Germany-based scrap consumer and copper producer Aurubis says August 2017 represented a strong pricing month for copper, with market fundamentals, a weak United States dollar and speculation all playing a role in the red metal’s price gains.
In its most recent “Copper Mail” write-up, Aurubis says the value of copper reached a “multiyear high” in August 2017 and adds, “Since nothing sensational occurred on the copper market in the past four weeks, investors’ new-found interest can likely be attributed to expectations.”
In terms of market fundamentals, the copper producer says speculators are foreseeing “good demand [in the face of] inadequate production.” Aurubis also points to the weak U.S. dollar as paying a role, “by making the entry into dollar-based commodity investments more attractive.”
As copper’s price surge in August, so did the amount of recycling-related regulatory activity in China. Aurubis comments that China’s government is indicating “there are supposed to be three regulation lists – ‘forbidden,’ ‘limited’ and ‘permissible’ – for [scrap grades] that are affected by possible import bans or restrictions.” These lists will be applied to grades “for which additional treatment or disassembly before processing in a smelting furnace is required, or for which the copper content is relatively low.”
Aurubis continues, “In the copper sector, materials with customs tariff codes (HS Code) in Group 7, such as cable, wire scrap and motors, are expected to be on the ‘limited’ list.” Grades such as No. 1 and No. 2 copper, which is listed in HS category 6, are not expected to be covered by the new regulations.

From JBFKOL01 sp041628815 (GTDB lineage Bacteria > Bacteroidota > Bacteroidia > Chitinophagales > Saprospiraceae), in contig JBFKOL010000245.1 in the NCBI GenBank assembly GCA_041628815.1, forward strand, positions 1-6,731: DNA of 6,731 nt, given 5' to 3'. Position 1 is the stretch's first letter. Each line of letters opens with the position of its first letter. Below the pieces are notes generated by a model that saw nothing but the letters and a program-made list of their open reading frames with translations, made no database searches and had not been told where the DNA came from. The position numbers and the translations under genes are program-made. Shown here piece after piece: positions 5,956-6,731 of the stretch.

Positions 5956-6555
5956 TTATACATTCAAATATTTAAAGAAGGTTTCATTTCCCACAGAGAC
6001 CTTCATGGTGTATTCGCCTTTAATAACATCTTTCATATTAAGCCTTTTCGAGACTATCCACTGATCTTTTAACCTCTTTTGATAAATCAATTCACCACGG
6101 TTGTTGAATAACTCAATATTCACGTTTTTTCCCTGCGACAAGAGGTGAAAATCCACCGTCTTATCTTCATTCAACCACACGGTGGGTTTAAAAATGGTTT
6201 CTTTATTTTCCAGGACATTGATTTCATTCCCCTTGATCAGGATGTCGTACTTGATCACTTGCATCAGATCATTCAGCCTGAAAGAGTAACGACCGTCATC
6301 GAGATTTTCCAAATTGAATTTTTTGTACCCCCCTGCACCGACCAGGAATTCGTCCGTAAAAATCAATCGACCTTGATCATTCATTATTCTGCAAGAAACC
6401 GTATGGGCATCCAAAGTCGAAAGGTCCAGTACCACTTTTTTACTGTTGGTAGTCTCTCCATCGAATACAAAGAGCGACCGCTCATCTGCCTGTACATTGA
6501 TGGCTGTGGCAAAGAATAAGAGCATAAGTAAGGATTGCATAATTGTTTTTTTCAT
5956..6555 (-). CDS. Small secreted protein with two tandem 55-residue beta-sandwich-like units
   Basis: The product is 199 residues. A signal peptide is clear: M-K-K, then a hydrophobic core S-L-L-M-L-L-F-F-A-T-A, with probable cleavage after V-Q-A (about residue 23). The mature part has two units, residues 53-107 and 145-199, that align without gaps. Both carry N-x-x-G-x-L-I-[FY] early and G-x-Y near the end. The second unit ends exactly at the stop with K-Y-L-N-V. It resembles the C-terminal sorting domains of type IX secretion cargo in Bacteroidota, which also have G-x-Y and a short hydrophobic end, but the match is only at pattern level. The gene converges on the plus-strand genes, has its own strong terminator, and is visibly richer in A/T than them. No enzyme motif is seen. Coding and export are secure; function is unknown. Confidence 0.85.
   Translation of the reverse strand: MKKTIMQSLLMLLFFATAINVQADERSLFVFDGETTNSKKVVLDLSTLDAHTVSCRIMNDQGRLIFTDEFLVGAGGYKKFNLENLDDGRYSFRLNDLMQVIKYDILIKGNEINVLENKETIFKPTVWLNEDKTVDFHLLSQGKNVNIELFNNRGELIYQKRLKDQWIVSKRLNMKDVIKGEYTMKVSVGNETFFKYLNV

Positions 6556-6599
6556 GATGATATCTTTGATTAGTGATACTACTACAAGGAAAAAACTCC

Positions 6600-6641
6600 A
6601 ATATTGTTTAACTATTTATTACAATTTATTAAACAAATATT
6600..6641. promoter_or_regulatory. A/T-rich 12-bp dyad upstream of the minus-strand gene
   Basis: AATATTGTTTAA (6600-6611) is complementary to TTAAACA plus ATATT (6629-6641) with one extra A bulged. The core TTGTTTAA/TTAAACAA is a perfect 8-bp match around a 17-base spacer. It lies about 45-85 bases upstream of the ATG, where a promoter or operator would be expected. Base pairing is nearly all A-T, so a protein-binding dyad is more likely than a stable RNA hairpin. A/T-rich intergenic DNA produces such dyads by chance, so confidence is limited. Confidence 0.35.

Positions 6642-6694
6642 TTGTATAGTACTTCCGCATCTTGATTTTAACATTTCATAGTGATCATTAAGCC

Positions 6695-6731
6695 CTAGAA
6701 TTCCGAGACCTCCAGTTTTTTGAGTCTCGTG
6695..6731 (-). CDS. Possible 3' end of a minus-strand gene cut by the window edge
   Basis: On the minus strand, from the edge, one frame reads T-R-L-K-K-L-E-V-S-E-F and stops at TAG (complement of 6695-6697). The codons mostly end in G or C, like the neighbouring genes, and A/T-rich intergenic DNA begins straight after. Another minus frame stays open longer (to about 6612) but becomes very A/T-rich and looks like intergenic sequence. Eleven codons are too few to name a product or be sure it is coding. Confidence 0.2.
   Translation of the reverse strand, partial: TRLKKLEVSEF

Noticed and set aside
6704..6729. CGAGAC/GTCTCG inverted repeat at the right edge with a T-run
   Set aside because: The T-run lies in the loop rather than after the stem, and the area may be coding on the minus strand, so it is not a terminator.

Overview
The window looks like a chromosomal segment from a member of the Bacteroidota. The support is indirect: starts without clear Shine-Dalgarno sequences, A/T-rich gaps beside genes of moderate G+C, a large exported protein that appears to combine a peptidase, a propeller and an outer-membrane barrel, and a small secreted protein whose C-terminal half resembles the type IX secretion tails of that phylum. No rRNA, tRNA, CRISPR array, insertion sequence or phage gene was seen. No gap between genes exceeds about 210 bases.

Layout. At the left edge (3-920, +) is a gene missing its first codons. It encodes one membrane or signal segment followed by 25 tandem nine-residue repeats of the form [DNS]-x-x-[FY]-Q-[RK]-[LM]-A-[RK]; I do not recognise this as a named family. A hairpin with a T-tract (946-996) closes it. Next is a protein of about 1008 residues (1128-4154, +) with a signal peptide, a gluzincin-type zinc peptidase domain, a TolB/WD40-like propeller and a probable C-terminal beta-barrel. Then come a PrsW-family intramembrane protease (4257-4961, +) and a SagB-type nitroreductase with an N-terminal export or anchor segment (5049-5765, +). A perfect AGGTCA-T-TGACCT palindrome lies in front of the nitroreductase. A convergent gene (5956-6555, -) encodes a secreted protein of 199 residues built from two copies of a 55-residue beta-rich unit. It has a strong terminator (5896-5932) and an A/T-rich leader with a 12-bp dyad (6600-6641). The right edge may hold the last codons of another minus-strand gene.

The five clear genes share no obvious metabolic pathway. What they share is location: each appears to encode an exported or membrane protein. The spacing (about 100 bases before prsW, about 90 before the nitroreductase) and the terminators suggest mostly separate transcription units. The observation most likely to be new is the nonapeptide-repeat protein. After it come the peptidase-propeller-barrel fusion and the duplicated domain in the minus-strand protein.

China imported around 1.85 million tons of copper scrap in the first half of 2017, says Aurubis, which cites Metal Bulletin as reporting the majority of this material belonged to Category 7, based on weight. “Possible consequences [of the new] import restrictions [could include] pretreatment in countries such as Thailand, Malaysia or Vietnam,” says the Aurubis report. The company adds that “much is still unsure and needs factual clarification.”
On the supply side in August, Germany-based Aurubis says the European copper scrap market provided a steady flow of materials, “to which the high copper price contributed significantly.”
Looking at the pricing situation, the “Copper Mail” authors write, “The LME (London Metal Exchange) copper price development in August was surprising. In a time that is normally characterized by low market activity on the metal markets, copper was able to post significant gains [and] a level last seen in September 2014 was reached. On Aug. 29, the official LME Settlement Price was at $6,797 per metric ton ($3.08 per pound), around $500 per metric ton (23 cents per pound) above the first August price.”